The New Mexico Early Childhood Education and Care Department, in collaboration with the Public Education Department, is kicking off the summer with a lofty goal: to get thousands of 4-year-olds primed for kindergarten by May 2022.

They’re turning to digital learning.

A new partnership between the two state agencies and a Utah-based education nonprofit, Waterford.org, is set to bring supplementary digital learning to all public school districts with pre-kindergarten classes — about 85 percent of them — through a program called Waterford Upstart.

Education leaders gathered Monday at the Drury Plaza Hotel in downtown Santa Fe to announce the initiative.

“What you find, if you talk to a kindergarten teacher, is that when children walk in on that first day of school, they are on all different levels,” Kim Fischer, a spokeswoman for Waterford.org, said in an interview.

Some kids, she said, might be reading already, while others might not be able to identify their colors.

“We are reaching out to the children who may be behind and helping them get up to speed,” Fischer added. “Children, even at that age, understand that they are behind. They can sense it right away and you never want that child’s confidence to go down.”

The Waterford Upstart program consists of 15-minute lessons each school day that use animations, songs and games to teach preschool-age children about numbers, letters and other cognitive skills. The program also features social-emotional lessons and digital books.

In one lesson, a quartet of animated seagulls on a colorful tropical island sing that “zero is a big round hole” and count bananas to demonstrate the difference between zero and other numbers. In another lesson that’s more interactive, children practice tracing the capital A on their computer screen.

The Legislature and Gov. Michelle Lujan Grisham have appropriated $300,000 for Upstart, primarily from the Governor’s Emergency Relief Fund.

According to Micah McCoy, a spokesman for the early childhood department, interest from 25 private pre-K centers statewide could bring more than 500 additional kids onboard.

In tribal communities, 98 program spots already are filled, he wrote in an email.

It will be up to each district how the program is used — whether it will be provided as an option during computer time for preschoolers in the classroom or something parents and guardians do with their children at home.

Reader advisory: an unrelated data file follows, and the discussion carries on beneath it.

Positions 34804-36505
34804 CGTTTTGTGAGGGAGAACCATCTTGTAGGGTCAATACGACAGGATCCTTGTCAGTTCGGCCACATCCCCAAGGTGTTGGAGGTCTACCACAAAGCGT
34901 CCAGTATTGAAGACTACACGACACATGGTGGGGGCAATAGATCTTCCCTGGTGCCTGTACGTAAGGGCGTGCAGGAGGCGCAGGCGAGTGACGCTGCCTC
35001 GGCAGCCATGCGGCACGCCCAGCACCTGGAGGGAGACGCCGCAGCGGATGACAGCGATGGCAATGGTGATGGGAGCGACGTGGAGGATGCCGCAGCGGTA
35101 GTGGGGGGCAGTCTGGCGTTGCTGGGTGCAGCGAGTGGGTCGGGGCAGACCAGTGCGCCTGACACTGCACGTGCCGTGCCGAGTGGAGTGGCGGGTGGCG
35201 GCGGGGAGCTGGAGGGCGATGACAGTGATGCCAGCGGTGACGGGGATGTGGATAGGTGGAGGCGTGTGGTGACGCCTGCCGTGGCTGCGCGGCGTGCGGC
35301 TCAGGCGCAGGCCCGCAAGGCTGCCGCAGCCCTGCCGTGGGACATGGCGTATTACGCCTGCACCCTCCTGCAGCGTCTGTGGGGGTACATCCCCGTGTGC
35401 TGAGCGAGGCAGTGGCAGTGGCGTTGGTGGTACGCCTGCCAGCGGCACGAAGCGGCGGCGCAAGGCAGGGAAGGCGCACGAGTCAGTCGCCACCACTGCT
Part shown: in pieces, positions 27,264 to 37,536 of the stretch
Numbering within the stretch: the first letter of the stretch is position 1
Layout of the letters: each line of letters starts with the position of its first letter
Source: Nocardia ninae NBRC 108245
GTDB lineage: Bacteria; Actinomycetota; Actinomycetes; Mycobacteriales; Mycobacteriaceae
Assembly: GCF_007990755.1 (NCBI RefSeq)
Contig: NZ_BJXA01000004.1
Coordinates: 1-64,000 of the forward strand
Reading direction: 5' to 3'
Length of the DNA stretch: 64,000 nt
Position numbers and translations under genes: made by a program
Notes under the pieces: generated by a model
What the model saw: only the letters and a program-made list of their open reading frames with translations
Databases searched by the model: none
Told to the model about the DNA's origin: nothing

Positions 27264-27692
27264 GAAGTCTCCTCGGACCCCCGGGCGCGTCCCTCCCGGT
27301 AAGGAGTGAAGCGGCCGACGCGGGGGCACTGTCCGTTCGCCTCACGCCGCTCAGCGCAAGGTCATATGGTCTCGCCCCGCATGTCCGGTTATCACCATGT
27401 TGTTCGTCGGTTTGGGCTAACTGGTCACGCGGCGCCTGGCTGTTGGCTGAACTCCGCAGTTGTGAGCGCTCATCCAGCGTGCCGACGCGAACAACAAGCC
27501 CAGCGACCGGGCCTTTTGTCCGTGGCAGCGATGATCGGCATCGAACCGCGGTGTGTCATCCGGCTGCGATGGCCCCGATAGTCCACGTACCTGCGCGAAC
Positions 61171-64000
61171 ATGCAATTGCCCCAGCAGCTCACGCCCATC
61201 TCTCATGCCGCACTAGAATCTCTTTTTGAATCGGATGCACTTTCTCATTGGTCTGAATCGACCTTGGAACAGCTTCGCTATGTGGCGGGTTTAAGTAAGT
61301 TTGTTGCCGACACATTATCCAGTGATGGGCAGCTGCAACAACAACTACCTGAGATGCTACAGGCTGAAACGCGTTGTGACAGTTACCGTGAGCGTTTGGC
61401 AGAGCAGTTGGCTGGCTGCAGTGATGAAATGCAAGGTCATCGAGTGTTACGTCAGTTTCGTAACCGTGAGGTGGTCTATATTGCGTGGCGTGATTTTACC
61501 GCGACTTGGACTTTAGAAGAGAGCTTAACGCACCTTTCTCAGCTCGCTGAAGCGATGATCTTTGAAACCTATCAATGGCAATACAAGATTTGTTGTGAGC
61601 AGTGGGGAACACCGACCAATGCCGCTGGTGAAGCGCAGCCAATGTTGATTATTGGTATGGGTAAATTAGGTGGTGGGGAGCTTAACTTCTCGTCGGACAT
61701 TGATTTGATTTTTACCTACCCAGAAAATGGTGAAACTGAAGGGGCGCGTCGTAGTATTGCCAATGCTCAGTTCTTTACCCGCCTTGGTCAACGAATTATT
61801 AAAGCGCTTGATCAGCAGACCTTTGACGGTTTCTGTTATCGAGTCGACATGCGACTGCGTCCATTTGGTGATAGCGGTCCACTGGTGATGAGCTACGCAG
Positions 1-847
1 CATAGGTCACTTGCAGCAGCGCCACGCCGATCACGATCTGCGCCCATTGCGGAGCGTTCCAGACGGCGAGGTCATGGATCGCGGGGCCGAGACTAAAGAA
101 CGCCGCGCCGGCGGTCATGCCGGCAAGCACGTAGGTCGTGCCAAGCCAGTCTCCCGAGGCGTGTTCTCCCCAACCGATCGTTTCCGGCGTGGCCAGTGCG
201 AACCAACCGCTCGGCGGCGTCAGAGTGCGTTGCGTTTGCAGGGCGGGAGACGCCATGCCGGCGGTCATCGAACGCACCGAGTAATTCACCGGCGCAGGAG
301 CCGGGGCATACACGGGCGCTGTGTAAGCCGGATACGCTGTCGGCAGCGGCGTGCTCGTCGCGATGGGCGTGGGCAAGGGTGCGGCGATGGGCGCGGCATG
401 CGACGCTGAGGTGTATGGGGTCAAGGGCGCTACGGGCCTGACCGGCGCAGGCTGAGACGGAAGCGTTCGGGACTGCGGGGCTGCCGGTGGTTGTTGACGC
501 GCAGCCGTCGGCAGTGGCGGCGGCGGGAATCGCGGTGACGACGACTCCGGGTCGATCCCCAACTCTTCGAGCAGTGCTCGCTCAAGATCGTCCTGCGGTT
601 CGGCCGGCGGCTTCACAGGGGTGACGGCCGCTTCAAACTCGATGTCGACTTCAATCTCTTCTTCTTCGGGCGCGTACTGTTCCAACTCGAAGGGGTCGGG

Some pre-K students in Santa Fe Public Schools got a taste of Upstart last summer as part of Waterford’s Upstart Summer Learning Path program, made available through the company’s multimillion-dollar investment in several states, including New Mexico.

Of the 500 New Mexico preschoolers who participated, the average student began kindergarten at a readiness level usually not demonstrated until halfway through the school year, according to Waterford.org.

Santa Fe Public Schools now offers Upstart as an option for children at classroom learning stations.

“It’s not our sole curriculum. We still are a play-based program,” said Patricia Azuara, the district’s early childhood coordinator. “Waterford is a good supplement for our literacy.”

The program also aids parents who are working with their children to help prepare them for kindergarten.

Families have had an increased role in pre-K students’ education during the COVID-19 pandemic — a reality that has continued, Azuara said.

“When the pandemic started, we knew that it was not going to be just last school year and that’s it, but it was something we were going to face this school year,” she added.

Through Upstart, families will have access to information about their child’s learning progress and a mentorship app that will help them navigate Upstart, which is compatible with computers, including Chromebooks and tablets, but not smartphones.

“We want to have that available for families at home,” Azuara said. “Parents can know where the students are at and use those resources to work with them at home.”

Santa Fe Public Schools serves 321 traditional pre-K students. While students are not identified as English language learners until kindergarten, 108 of those students’ families have indicated they speak another language at home.

Upstart is in English but features Spanish instructions for Spanish-speaking families.

“The way we see it in the district is that even though it is not reinforcing their first language,” Azuara said. “It is providing skills that they need to learn their second language in a fun and appropriate way.”

Fischer said research is underway in Nevada about the efficacy of Upstart for students learning English.

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